This past weekend, I traveled to Ottawa to visit the Canadian Museum of Nature (CMN) with my family. I’ve been to the CMN a few times before, and each time there are new things to see – this weekend it was the special exhibit titled “Whales Tohora“. The content for this exhibit was effectively presented and we spent a long time learning about whales. I was particularly impressed with how the exhibit dealt with the difficult issue of “whale strandings” i.e., when whales sometimes get stranded (sometimes in large numbers) on beaches or other low-laying coastal areas. It’s a tricky situation because we (the all-knowing and all-powerful humans) want to save them, but it’s not always possible, nor is it always appropriate to do so. The exhibit showed how some people and cultures see these strandings as a ‘gift’ from the ocean whereas other people are deeply saddened by such events and rally to save the whales. The CMN did not shy away from tackling this issue, and they did it in a way that all three of my kids (ages 8, 10 and 12) were able to appreciate.
The rest of the whales exhibition was also enjoyed – from the tiny Hector’s dolphin skeleton to the life-sized blue whale heart (a plastic model, of course!), and we all learned about ambergris (and got to see and smell it, too). I think I can now properly articulate the differences between porpoises and dolphins thanks to a huge poster illustrating all the groups from a phylogenetic perspective. And my kids were thrilled to learn how whales were terrestrial before they were aquatic. Go, Evolution!
Whenever we go the CMN we always visit our favourite exhibits and the Bird Gallery is one of these. This gallery is bright and expansive, and is filled with stuffed, dead birds. I must be honest – I really enjoy seeing all those dead animals. This may sound morbid, but this kind of display really resonates with me. The best way to illustrate biodiversity is to have biodiversity on display, in an open, and accessible way. Specimens are needed to bring people closer to understanding and appreciating biodiversity. I did observe some people playing on the interactive computer terminals and reading some of the content on the poster boards. Most people, however, were simply staring intently into the glass cases and looking in awe at the shapes, sizes and colours of bird biodiversity. This happens in the bird gallery, but also in the mammal exhibit, where some terrific dioramas illustrate species in their natural habitats. The CMN has got it right with these kinds of displays.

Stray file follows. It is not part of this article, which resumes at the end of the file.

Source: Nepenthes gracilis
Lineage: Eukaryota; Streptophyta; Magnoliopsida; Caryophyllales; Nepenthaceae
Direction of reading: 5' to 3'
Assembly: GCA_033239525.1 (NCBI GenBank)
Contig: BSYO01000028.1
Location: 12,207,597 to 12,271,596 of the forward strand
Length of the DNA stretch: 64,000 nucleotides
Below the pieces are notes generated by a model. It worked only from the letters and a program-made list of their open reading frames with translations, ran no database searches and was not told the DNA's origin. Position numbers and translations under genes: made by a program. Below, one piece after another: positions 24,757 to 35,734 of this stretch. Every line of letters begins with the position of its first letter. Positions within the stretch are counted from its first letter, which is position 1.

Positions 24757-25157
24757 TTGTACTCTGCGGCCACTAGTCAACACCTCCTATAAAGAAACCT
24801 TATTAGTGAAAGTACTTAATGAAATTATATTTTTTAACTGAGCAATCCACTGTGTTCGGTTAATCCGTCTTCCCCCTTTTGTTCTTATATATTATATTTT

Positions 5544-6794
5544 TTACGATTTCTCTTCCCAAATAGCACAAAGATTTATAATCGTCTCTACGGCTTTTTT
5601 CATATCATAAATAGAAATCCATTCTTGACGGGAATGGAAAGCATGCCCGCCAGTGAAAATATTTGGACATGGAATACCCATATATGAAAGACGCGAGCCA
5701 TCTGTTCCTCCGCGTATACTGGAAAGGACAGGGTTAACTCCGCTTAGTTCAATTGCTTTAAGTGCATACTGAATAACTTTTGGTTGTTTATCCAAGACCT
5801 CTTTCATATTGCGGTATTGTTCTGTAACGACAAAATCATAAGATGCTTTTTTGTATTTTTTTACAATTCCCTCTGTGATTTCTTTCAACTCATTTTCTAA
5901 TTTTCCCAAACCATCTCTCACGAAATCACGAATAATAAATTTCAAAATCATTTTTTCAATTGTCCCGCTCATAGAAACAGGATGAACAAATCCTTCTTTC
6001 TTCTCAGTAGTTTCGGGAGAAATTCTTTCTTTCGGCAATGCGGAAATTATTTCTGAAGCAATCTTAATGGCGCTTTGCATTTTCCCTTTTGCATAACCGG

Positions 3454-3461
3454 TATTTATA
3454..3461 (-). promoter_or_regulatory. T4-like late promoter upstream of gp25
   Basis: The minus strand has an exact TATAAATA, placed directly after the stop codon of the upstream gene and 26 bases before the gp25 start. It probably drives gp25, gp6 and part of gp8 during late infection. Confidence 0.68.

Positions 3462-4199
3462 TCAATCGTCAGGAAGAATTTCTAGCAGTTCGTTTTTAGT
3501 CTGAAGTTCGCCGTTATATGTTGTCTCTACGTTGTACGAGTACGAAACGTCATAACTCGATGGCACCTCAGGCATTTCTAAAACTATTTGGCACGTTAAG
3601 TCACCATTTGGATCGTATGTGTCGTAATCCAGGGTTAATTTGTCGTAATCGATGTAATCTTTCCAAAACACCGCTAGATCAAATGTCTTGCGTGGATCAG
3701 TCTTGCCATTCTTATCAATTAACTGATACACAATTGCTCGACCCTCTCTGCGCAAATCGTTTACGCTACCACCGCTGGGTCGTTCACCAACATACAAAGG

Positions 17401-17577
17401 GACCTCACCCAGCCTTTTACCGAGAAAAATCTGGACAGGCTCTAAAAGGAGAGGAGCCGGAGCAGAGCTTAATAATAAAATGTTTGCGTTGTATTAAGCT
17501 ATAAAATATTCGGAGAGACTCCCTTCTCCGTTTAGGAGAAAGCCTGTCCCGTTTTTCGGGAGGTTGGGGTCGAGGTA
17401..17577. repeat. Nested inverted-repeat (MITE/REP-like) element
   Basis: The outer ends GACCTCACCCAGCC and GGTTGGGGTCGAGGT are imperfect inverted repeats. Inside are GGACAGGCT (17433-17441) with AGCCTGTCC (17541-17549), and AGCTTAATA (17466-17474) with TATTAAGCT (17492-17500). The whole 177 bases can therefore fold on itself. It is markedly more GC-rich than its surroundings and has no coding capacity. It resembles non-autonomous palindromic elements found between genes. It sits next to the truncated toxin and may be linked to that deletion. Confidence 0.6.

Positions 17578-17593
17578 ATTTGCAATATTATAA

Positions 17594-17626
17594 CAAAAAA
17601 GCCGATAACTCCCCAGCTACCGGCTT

Being a good entomologist, we made sure to stop by the Animalium (too bad it is a bit hard to find, tucked away in the basement next to the theatre) to see some live Arthropods (and slugs and amphibians, too):
I am glad that they have live Amblypygids (aka tailless whip scorpions) to view (they are so bizarre-looking!), and seeing people squirm in fascination at the tank full of wriggly mealworms is terrific. When seeing these reactions, I am reminded of E.O. Wilson’s arguments about the “Biophilia” Hypothesis. This is the innate and instinctive connection that people have with the natural world. It is so obvious when you go to a natural history museum, especially somewhere like the Canadian Museum of Nature, where you can see a displays about the death of whales in one corner, stunning dioramas in another, and live cockroaches in the basement. People wander through the galleries, and when they see displays of nature that make them feel good they have smiles on their faces. They recoil and squirm at other times – and it is with the usual suspects (e.g., spiders, snakes, bats). This visceral and squeamish reaction is STILL a reaction and this fills me with hope.
The day that Museums are empty and people have no reaction to biodiversity will, to me, represent a world that has completely lost its way. Let’s keep supporting museums and help maintain biophilia.
I can’t talk about a museum without mentioning the Dinosaur gallery. It is very well done and the CMN, and you could hear the squeals of delight from a hundred feet away. And I was pretty excited to get a tweet from “Vic the Dino“. You can follow this mighty beast on twitter @VicTheDino
3 thoughts on “The beauty of museums: whales, birds, biophilia and a tweeting Dinosaur”
I love museums and I support them 100%. ( I just spent two hours behind the scenes at RAM in Edmonton!), but I hope they never become substitute for experiencing nature face to face. That’s what I love about entomology, you can just step outside your door and begin exploring the diversity immediately.
(and thanks for the Carabus tweet!)
I agree with you – Museums should not substitute the “real deal” but are a good complement to it! And for many folks, the museum experience can really get the juices flowing and before you know it, they are outside with a butterfly net…
Chris, thanks for the great blog! BTW the Huge inflatable whale’s name is Logan 🙂